Experiences Of Women In 'The Yellow Wall-Paper And' To Room Nineteen

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The Yellow Wall-Paper" (1892) and "To Room Nineteen" (1964) are stories that deal with gender and its role in shaping the lives and experiences of women. In both stories, female characters are represented as oppressed, sensitive, emotional, insane, and weak. On other hand, it is seen that male characters are represented as dependent, rational, and dominant. In "The Yellow Wall-Paper," we see a woman suffering from postpartum depression and being prescribed "rest-cure" treatment by her physician-husband. The unnamed woman is confined to an upstairs room with yellow wallpaper and forbidden from engaging in any meaningful activity or work. The protagonist is demonstrated as a sensitive, creative, and intelligent woman. She tries to express herself …show more content…

He believes that his wife's condition is not so bad, even though his treatment is harming her mental health. He is also shown to be dismissive of her feelings and desires and is not willing to listen to her concerns. His attitude to his wife is very disrespectful, and disturbing. She needs his permission to do anything like visit her cousin, he even forbids her to write, and work. She cannot even express her ideas freely, as she is afraid of his reactions. In addition to making her feel depressed, nervous, lonely, angry, and limited, he also makes her feel worthless and discouraged. In her following sentence, we can see how she internalized the feeling of worthlessness: “I meant to be such a help to John, such a real rest and comfort, and here I am a comparative burden already!” (Gilman 9). Also, through “The Yellow Wall-Paper,” we can see how the patriarchal medical establishment can harm women by denying them agency and autonomy over their bodies. For example, the protagonist states her husband underestimates her illness, and she accuses him of preventing her from getting well. However, she stays silent and obedient, which makes her angry and …show more content…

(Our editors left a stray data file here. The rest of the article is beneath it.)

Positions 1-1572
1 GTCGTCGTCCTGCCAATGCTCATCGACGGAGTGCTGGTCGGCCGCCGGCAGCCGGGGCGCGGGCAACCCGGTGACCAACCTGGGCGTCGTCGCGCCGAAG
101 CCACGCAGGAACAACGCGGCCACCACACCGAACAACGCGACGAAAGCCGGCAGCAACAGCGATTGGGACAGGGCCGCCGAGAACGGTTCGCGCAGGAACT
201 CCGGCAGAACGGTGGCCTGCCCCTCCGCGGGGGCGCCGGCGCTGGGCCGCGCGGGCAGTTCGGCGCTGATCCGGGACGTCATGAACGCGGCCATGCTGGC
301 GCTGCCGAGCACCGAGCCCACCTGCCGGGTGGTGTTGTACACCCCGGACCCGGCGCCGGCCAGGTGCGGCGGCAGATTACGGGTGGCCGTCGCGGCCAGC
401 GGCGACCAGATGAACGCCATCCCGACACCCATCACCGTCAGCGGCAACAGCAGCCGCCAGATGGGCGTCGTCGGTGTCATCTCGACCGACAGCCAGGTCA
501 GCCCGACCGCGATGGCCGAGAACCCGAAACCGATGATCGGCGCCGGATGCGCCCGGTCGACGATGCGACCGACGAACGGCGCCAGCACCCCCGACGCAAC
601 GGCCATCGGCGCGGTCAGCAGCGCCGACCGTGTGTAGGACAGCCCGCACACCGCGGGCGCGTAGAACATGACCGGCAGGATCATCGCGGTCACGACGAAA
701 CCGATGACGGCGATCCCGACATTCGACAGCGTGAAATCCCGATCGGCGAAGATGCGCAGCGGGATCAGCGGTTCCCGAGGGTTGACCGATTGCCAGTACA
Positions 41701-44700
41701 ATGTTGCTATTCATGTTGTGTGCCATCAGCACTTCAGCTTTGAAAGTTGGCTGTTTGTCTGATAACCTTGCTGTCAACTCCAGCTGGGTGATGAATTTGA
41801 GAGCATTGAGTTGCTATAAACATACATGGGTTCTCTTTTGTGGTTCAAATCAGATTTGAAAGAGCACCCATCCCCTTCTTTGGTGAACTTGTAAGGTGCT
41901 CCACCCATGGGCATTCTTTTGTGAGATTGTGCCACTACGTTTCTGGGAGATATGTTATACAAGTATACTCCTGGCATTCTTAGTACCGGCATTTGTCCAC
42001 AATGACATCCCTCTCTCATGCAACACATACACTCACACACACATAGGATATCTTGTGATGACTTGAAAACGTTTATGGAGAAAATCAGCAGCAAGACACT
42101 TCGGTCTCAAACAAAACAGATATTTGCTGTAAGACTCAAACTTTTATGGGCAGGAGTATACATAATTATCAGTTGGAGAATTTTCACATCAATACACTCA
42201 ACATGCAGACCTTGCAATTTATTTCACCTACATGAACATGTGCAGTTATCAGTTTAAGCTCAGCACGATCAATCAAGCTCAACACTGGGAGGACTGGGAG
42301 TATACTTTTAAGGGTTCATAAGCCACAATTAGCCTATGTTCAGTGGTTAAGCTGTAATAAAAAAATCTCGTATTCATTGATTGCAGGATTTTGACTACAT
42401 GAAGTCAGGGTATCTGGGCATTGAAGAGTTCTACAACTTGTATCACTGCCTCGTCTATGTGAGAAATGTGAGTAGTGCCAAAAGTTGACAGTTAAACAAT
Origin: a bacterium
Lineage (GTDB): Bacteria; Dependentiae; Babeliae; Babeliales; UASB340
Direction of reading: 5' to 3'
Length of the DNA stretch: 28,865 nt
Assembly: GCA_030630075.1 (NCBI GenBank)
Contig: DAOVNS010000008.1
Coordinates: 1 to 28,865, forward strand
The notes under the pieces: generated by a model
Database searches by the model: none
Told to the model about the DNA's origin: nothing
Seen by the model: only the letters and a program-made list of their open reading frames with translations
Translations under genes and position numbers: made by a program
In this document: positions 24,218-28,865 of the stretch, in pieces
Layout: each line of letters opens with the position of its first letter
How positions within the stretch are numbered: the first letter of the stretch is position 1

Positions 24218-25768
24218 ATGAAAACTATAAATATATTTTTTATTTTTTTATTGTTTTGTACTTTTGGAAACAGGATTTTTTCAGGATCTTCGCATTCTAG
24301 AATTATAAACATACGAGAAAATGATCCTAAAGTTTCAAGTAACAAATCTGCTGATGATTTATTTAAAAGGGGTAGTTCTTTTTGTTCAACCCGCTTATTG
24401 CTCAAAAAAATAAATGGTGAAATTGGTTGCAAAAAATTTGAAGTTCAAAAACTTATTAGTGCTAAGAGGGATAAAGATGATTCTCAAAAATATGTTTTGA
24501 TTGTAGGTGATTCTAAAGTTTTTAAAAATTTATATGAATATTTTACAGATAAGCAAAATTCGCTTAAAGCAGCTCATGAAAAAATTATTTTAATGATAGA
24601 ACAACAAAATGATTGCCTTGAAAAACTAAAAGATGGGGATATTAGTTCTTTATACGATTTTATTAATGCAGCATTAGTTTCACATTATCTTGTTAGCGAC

She cannot do anything to her husband directly, she tears down the wallpaper as a reaction. About this issue, Karen Ford interprets the symbol of wallpaper and its connection with male discourse in her essay: “The wallpaper, in fact, sometimes appears like male discourse in its capacity to contradict and immobilize the women who are trapped within it. In this view, the narrator releases herself (and other women) from the paper by tearing it down” (311). Because the narrator says “I've pulled off most of the paper, so you can't put me back" (Gilman 23). From this aspect, the wallpaper and the woman gain different meanings: “The wallpaper is women's writing or women's discourse, and the woman in the wallpaper to be the representation of women that becomes possible only after women obtain the right to speak”

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